U.s. Congress Passes Inflation Reduction Act Despite Harsh Criticism

U.S. Congress Passes Inflation Reduction Act Despite Harsh Criticism

In spite of harsh criticism from Republicans and other groups, the U.S. House of Representatives passed the so-called Inflation Reduction Act on Friday, just a few days after it had been approved by the Senate.

The legislation has been criticized by some as not doing enough to tamp down inflation, which is currently at a 40-year high.

There are an estimated 437 billion U.S. dollars in new spending contained in the 730-page package, of which 369 billion dollars are devoted to the fight against climate change and to promoting green technologies.

Democrats argued that although the bill will allegedly generate 737 billion dollars in new revenue over the next ten years, the massive spending will be offset by 737 billion dollars in new spending.

U.S. Congress Passes Inflation Reduction Act Despite Harsh Criticism

As part of the bill, Medicare would be able to negotiate the prices of 100 drugs, among other reforms that Democrats claim will bring in 265 billion dollars in revenue.

Additionally, the 15 percent minimum tax on corporations is expected to generate a total of 222 billion dollars in revenue as a result of the new tax.

As a result of the passage of the Inflation Reduction Act in the House, families will be able to enjoy lower prescription drug prices, lower health care costs, and lower energy costs in the future,” U.S. Vice President Joe Biden tweeted on Friday morning.

According to the Democrats, the bill will lower inflation, as they are expecting it to raise new revenue and reduce the deficit through the raising of new revenue.

In spite of this, Republicans slammed the bill as a “hoax on the American people,” calling it a blatant fraud.

Republican Representative Nicole Malliotakis said during a press conference on Friday that calling the measure the Inflation Reduction Act is a lie.

‘You can’t tax and spend your way out of an inflation crisis,’ said Kevin McCarthy, the House Minority Leader, who blamed the policies of the Biden administration for the most severe inflation in four decades.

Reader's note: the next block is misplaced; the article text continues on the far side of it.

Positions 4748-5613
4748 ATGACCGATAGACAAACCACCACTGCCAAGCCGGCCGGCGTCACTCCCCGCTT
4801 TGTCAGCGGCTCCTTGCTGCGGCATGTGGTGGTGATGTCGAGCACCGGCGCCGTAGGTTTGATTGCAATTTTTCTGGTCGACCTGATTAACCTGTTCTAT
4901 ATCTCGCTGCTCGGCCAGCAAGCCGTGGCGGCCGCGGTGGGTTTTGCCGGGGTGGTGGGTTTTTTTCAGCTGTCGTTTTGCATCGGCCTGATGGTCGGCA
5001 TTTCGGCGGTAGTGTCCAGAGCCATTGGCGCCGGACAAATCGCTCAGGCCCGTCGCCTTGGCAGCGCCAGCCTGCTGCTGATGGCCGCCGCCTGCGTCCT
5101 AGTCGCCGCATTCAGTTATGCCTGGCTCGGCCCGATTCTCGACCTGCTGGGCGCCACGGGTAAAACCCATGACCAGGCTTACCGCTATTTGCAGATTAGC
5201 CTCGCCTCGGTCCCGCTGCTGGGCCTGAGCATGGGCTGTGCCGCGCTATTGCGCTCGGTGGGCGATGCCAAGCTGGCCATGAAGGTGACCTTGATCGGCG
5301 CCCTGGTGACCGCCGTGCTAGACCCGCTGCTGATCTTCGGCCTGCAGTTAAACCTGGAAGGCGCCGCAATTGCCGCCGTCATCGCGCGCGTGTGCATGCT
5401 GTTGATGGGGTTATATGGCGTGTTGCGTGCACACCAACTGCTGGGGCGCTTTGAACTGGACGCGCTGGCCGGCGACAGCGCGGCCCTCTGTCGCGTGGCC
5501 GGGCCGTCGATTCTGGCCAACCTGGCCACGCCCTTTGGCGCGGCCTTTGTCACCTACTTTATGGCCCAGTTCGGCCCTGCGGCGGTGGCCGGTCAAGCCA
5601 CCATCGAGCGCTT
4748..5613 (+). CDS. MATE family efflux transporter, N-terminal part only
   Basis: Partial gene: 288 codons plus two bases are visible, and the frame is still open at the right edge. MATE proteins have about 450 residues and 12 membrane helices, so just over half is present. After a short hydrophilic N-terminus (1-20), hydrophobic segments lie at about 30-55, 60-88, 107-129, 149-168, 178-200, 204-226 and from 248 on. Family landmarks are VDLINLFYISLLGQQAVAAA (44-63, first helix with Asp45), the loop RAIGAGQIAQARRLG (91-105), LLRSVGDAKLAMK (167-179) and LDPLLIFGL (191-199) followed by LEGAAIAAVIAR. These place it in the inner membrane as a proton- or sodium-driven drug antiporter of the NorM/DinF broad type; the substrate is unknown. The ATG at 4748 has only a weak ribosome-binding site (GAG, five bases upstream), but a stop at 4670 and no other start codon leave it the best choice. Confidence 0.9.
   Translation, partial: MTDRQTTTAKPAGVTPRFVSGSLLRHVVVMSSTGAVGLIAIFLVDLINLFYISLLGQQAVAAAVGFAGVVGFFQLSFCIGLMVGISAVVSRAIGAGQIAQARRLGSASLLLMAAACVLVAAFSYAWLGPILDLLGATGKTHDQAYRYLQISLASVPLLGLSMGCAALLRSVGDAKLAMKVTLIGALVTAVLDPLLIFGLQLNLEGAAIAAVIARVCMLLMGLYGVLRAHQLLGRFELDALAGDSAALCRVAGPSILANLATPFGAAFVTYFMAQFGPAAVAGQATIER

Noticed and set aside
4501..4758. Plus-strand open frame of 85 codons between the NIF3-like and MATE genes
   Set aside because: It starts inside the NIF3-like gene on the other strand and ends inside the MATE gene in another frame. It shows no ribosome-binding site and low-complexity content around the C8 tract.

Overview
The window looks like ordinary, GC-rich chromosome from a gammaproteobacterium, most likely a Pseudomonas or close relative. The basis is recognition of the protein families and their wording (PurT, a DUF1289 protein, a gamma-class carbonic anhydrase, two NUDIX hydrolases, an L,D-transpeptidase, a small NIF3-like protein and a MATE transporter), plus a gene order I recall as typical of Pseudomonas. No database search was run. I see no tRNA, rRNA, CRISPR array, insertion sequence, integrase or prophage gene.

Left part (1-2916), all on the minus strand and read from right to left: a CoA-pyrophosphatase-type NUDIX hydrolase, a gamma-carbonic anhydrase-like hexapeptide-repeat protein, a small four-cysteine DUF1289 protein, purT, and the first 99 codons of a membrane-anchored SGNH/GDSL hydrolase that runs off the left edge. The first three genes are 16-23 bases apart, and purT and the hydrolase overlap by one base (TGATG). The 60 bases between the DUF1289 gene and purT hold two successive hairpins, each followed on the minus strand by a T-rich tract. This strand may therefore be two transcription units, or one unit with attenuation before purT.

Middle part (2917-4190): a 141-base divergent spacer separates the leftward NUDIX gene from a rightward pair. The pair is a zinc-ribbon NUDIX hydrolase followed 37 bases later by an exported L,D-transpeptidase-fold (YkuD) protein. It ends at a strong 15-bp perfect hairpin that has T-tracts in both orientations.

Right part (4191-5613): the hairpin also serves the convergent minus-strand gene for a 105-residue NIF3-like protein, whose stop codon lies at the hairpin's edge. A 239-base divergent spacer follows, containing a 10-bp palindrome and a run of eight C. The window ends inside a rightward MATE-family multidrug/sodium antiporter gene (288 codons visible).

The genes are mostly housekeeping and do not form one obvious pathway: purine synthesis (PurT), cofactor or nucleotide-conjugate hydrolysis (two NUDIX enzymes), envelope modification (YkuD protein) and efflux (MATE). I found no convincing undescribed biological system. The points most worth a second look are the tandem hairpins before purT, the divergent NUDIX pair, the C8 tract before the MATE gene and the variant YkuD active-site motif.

According to the Tax Foundation, a nonprofit think tank, this bill may actually worsen inflation by constraining the ability of the economy to produce goods and services for a longer period of time, thereby reducing long-run economic growth.

In a letter to Congress signed by 200 economists, it was argued that the proposed government spending of over 400 billion dollars would immediately cause inflation by increasing demand, while the supply-side tax hikes would constrain supply by dissuading investment, thereby draining the private sector of much-needed resources, as Fox News reported earlier this month.

It was reported that Robert Heller, former president of the Federal Reserve Board from 1986-1989, Nobel laureate Vernon Smith, former Chair of the Council of Economic Advisers Kevin Hassett, and former Director of the Office of Management and Budget Jim Miller are among the signers of the letter.

In fact, a number of economists have stated that government spending, along with supply chain bottlenecks and global energy shortages, has been a major cause of inflation in recent years.

There is no evidence that the act will have a meaningful effect on inflation in the near future.

According to the Penn Wharton Budget Model of the University of Pennsylvania, the Inflation Reduction Act is expected to result in a very small increase in inflation during the first few years, up to 0.05 percent points in 2024 as a result of the law.

However, these point estimates are not statistically different from zero, which indicates that there is a very low level of confidence that the legislation will have any effect on inflation, according to the report.

According to the average of polls compiled by Real Clear Politics, skyrocketing inflation has significantly hurt Biden’s approval rating, which stands at 40.3 percent, close to his all-time low, according to Real Clear Politics.

While doubts and criticisms exist, Democrats’ ability to pass such sweeping legislation may be perceived by the party’s base as an indication of competence and may prove to be a boon for them in the upcoming midterm elections, as Democrats attempt to retain control of both houses of Congress.

In a statement to Xinhua, Professor Christopher Galdieri, an assistant professor at Saint Anselm College, said the bill “helps fight the perception that the party and the administration are in a state of flux.”

The House passes the Inflation Reduction Act

The Democrats in Congress did not receive the support of a single Republican in the U.S. Congress. There was a final passage by the House on Friday of a $740 billion package of legislation that included historic investments in renewable energy development, a minimum tax on large corporations, and a landmark requirement that Medicare negotiates the price of a set of prescription drugs directly with the government.

As a result of the Inflation Reduction Act (IRA), Democrats and outside groups have hailed it as one of the most significant climate action measures ever passed by the U.S. Congress. Despite the fact that the package includes substantial handouts for the fossil fuel industry as well as a number of tax incentives and subsidies for renewable energy, it could substantially reduce greenhouse gas emissions.

A reconciliation bill was passed by the Senate along party lines last weekend, and the final vote in the House took place on Friday night, with every single member of the Democratic caucus voting in favor and every single member of the Republican caucus voting against.


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